Posted by: Idioma Extra | June 1, 2010

Tuesday’s News

U.K., Swiss embassies run
errands with new electric cars


The Swiss and United Kingdom embassies are showing off fancy new electric cars.

Both countries introduced new service cars that will reduce emissions of greenhouse gases by 96 percent. The two REVA plug-in electric cars also will save the embassies some gas money, thanks to their energy efficiency.

“When I arrived here I saw that this was the first time I didn’t have a service car,” said Hans-Rudolf Hodel, Switzerland’s ambassador to Costa Rica. “And an embassy needs a service car. So then we needed to decide which car. And here we are in a country where they speak a lot about the environment and we thought we could give an example.”

Each country’s car has a design that helps promote the use of electric cars to Costa Ricans. Both cars have paint jobs representing each country’s respective flags and on the back of each car is information boasting about the cars’ efficiency.

The cars can reach up to 80 kilometers per hour and have a range of 80 kms without needing to be recharged. Charging the car takes about seven to eight hours. The spiffed-up embassy cars – with leather seats and fancier design – cost $15,000 each. The India-built cars normally cost a couple of thousand dollars less.

Kate Cruse, who’s in charge of sustainable operations at the British embassy, said these cars are already drawing attention. The British electric car replaced the embassy’s Toyota Prado sports utility vehicle. Erick de Lomas, the British embassy’s driver for 20 years, is finally having an easier time with downtown San José traffic. Cars are more willing to let him into lanes because they want a glimpse of the car, Cruse said.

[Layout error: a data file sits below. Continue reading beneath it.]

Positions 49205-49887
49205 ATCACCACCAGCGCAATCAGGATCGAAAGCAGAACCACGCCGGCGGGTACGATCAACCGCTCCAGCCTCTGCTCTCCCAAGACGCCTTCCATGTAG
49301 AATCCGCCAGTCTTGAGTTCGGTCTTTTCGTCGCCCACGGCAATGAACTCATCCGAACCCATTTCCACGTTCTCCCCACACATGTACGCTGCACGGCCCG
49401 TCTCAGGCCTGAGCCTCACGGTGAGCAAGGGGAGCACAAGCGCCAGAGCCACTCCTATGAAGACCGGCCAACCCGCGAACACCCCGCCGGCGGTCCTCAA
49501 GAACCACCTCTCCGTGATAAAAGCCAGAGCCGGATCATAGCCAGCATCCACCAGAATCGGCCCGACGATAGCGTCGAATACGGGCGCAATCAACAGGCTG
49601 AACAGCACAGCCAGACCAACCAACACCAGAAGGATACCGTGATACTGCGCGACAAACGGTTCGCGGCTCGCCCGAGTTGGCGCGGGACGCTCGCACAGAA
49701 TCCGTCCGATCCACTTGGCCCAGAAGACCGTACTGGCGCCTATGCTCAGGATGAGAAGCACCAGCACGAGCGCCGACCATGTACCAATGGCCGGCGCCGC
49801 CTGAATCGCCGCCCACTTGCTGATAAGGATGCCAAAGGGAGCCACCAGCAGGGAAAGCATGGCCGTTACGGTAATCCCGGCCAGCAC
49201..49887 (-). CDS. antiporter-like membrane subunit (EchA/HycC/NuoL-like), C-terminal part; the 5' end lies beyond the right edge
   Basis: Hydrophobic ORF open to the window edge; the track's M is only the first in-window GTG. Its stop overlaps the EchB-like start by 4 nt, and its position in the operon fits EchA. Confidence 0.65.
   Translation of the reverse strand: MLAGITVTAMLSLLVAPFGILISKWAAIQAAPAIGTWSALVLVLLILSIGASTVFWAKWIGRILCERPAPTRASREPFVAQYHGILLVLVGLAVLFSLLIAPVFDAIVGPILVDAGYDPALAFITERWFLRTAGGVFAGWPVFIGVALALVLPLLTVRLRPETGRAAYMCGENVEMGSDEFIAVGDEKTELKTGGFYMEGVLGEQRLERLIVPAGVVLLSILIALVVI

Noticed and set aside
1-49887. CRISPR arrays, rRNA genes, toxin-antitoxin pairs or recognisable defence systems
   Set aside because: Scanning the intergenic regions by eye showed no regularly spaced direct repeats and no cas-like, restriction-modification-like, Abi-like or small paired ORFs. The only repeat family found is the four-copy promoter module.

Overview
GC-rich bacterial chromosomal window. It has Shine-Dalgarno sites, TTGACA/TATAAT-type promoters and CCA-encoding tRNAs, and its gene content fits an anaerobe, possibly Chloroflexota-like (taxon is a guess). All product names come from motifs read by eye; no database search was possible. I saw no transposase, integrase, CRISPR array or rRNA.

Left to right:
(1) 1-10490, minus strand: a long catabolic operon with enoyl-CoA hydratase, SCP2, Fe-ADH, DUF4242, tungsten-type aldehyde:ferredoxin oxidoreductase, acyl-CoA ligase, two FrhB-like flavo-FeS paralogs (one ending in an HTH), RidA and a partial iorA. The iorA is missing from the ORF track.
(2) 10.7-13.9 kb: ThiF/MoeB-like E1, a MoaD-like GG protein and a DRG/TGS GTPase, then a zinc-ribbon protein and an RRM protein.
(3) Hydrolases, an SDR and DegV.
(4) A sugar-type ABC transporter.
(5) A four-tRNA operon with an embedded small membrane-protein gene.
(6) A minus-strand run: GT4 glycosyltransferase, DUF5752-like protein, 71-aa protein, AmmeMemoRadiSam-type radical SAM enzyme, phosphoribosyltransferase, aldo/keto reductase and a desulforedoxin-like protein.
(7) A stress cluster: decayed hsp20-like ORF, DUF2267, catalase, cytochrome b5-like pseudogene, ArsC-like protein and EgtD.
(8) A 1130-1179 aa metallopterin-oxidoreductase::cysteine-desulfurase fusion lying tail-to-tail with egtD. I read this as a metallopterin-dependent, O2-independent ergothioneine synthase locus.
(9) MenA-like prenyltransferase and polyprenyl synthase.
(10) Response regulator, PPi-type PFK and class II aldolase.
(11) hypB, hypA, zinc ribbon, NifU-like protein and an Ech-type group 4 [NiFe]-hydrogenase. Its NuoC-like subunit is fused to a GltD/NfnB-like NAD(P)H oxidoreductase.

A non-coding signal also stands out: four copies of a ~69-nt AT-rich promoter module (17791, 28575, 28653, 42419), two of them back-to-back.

“People really respond to it,” Kennedy said. “People wave at you on the street. Or kids wave at you. Or cars toot their horns.”

Costa Rica’s National Power and Light Company also bought 10 REVAs for their operations.

Word of the Day

Main Entry: er·rand
Function: noun
Etymology: Middle English erend message, business, from Old English ǣrend; akin to Old High German ārunti message
Date: before 12th century
1 archaic a : an oral message entrusted to a person
b : embassy, mission
2 a : a short trip taken to attend to some business often for another <was on an errand for his mother>
b : the object or purpose of such a trip

More Vocabulary

Boast: v. to speak of or assert with excessive pride
Glimpse: n. a fleeting view or look
Toot: v. to sound a short blast
Wave: v. to motion with the hands or with something held in them in signal or salute

Love those Phrasal Verbs!

Show off: to display ostentatiously

     The trade show was designed so all companies could show off their latest products.

Spiff up: to make better, more appealing (used in article as adjective)

     The company wants to spiff up our offices and give them a more professional look.

Emailing Phrases

Below are some common transition words used when writing professional business emails in English. To learn more, consider Idioma Internacional’s AFD 450 Emailing and Business Communication Course!

Adversative Transitions (used to signal conflict, contradiction, concession, dismissal)


On the other hand,


Either way,
Whatever happens,
In any case/In any event,
At any rate,


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